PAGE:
- Conducing to commission of crime by a child. Clause 12 of the Bill will add another new crime. Parents or guardians who fail to take reasonable steps to ensure their children do not commit crimes will themselves be guilty of a crime and liable to the penalties that would have been imposed on them had they committed their children’s crimes.
Comment: The Bible tells us that the iniquity of the fathers will be visited on their children; this provision seems to reverse that. Whether it will be effective in getting parents to control their children remains to be seen.
Duty to Report Child Abuse
Clause 9 of the Bill will insert a provision in the Act which states that medical practitioners, teachers, legal practitioners, ministers of religion, and anyone else who interacts with children in their professional or vocational capacity, must report to the police or a child protection officer any instance of child abuse they reasonably suspect has occurred or is likely to occur. Failure to report will result in obligatory disciplinary action against the professional persons concerned.
Comment: This provision is well intentioned, no doubt, but it will cause serious problems to people who are bound by a duty of professional secrecy or confidentiality:
- Medical professionals are bound to keep confidential any information they get concerning their patients’ personal or family life.
- Roman Catholic priests are bound to keep secret anything they hear in a confessional. If they don’t they are liable to excommunication and risk eternal damnation. It is unrealistic, to put it mildly, to expect the Roman Catholic Church to discipline a priest for refusing to breach the secrecy of the confessional.
- Legal practitioners are bound by a very strong rule of professional confidentiality which forbids them to disclose any information they receive about their clients’ personal or business affairs. Privileged information cannot be revealed even to a court. So important is legal practitioner-client privilege that it is protected as part of the constitutional right to a fair trial.
If legal practitioners are required to report suspected child abuse there will be additional problems. It is by no means unknown for parties in divorce proceedings to accuse each other falsely of child abuse, in an attempt to secure custody of their children. If those accusations have to be reported it will involve the police in divorce actions, adding whole new levels of acrimony and distress to the proceedings.
Registration of Institutions Housing Children
The Bill will introduce stricter requirements for registering institutions where children are housed [note that these requirements will not apply to schools, which are covered by the Education Act]. Among the new requirements are the following:
- Institutions will have to provide family-type accommodation for children (i.e. bedrooms accommodating up to eight children) or dormitory type accommodation (i.e. rooms accommodating more than eight children).
- Organisations operating institutions will have to be registered under the PVO Act.
- Management and staff of institutions will have to have police clearance certificates.
- At least one member of staff will have to be a registered social worker.
- Before registration, institutions will have to be inspected by health officials and child protection officers to ensure that they are suitable.
Early Intervention and Family Preservation Programmes
Clause 14 of the Bill will insert a new Part VA providing for Early Intervention and Family Preservation Programmes, designed to preserve family structures, develop parenting skills, rehabilitate children and prevent their neglect or abuse. The Minister, in consultation with interested stakeholders, will develop a national programme and private voluntary organisations will be able to develop their own programmes in line with norms and standards determined by the Minister or prescribed in regulations. The national programme will be funded from the Child Welfare Fund established by section 75H of the Act.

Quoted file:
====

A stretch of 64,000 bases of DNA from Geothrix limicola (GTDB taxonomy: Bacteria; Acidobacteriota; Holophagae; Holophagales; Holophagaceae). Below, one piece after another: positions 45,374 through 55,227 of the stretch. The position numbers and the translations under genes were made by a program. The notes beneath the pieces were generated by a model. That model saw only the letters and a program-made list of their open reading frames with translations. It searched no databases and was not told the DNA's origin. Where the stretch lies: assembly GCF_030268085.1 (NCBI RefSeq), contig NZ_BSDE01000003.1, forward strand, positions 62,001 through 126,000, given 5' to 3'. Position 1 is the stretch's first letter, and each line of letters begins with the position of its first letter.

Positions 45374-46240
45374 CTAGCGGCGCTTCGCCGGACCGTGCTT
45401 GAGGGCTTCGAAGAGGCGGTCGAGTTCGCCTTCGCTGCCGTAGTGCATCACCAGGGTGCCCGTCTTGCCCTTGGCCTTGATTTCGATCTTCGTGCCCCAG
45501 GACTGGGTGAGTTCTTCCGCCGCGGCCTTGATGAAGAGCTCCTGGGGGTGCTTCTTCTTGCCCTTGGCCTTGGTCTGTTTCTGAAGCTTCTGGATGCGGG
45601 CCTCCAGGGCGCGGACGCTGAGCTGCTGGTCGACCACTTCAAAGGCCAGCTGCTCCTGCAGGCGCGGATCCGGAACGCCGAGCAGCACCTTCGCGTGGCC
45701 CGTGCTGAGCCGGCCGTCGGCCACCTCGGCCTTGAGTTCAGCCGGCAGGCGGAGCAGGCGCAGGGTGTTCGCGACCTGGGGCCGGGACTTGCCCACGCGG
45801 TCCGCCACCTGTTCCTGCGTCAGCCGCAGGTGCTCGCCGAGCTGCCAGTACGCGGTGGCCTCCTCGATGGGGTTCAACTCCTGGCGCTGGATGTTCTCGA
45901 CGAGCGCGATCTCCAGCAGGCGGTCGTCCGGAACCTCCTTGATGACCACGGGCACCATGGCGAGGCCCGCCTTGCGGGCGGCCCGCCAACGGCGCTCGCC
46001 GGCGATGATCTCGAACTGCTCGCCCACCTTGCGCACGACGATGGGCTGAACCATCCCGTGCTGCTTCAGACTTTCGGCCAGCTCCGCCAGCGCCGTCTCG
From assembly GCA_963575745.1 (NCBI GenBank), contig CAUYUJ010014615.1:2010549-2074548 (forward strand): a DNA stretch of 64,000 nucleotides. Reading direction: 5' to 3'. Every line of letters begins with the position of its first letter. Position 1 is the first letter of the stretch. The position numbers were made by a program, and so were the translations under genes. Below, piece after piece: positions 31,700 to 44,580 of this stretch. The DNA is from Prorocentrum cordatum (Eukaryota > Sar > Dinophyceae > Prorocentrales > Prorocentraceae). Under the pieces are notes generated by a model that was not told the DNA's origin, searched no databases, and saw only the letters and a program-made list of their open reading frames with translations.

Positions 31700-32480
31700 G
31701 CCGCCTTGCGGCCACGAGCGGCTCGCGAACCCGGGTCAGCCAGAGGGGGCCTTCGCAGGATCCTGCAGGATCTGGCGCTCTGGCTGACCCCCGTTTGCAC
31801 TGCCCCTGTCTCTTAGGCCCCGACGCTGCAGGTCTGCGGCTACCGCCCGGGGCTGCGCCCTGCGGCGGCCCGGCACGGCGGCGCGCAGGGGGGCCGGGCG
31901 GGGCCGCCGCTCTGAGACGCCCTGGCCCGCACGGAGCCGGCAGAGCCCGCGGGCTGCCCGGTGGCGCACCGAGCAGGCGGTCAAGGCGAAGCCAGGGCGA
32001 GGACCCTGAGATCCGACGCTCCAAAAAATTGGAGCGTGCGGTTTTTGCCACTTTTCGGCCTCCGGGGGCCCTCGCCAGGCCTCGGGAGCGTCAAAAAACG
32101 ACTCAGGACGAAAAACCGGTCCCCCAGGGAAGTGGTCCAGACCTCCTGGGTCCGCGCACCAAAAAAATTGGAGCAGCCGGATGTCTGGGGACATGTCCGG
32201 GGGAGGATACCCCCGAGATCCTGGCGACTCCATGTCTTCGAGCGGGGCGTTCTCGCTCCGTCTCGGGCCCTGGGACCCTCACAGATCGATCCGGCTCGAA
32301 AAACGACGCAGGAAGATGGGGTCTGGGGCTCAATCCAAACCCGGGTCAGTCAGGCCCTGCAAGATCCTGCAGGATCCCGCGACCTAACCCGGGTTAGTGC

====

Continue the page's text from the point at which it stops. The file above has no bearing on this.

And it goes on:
A child protection officer will be able to apply to “the court” (presumably a children’s court) for an order directing a child and its family to participate in a programme. Although the Bill does not say so, failure to comply with such an order will be punishable as contempt of court.
Comment: These measures are progressive but will require diligence on the part of child protection officers and children’s courts if they are to be effective. The programmes will also need a lot of trained personnel to run them.
Consultation with Children
Under clause 15 of the Bill, before issuing an adoption order a court will have to consult the child “to the extent possible given the evolving capacity of the child”. This will give effect to section 81(1)(a) of the Constitution.
Clause 16 of the Bill will insert a new provision in the Act allowing child protection officers to obtain birth certificates for children in need of care or protection.
Comment: This will not solve the serious and long-standing problem we have with providing birth certificates for children, but it may help a little.
The Bill proposes to replace the long title of the Act with a new one. It is not clear why the long title should be replaced and the Bill‘s memorandum does not give an explanation, but the proposed new long title is defective in at least two respects:
- It begins with the words “To amend the Children’s Act” – hardly appropriate in a long title of the Act itself.
- It does not mention three things the Act does, namely establishing the (now renamed) Child Protection and Welfare Council, setting up children’s courts, and establishing the Child Welfare Fund. Long titles are supposed to mention everything substantial that is contained in the Acts, so these three things should be mentioned in the new long title.
There are problems that need to be sorted out before the Bill is passed by Parliament – we have mentioned some, in particular the provisions requiring child abuse to be reported by professionals who are bound by ethical duties of confidentiality. There are others:
- The Bill fails to amend provisions of the Act which give children’s courts power to deal with criminal cases. They will be deprived of this power by the Child Justice Bill, which states that only child justice courts will have jurisdiction to hear criminal cases involving children.
- More fundamentally, why should there be two distinct court systems – children’s courts and child justice courts – dealing with cases involving children?
If those problems are remedied, the amendments that will be made by this Bill will probably benefit children in the long term, but they will start to take effect only when there is sufficient public money to pay for the programmes and councils it will set up.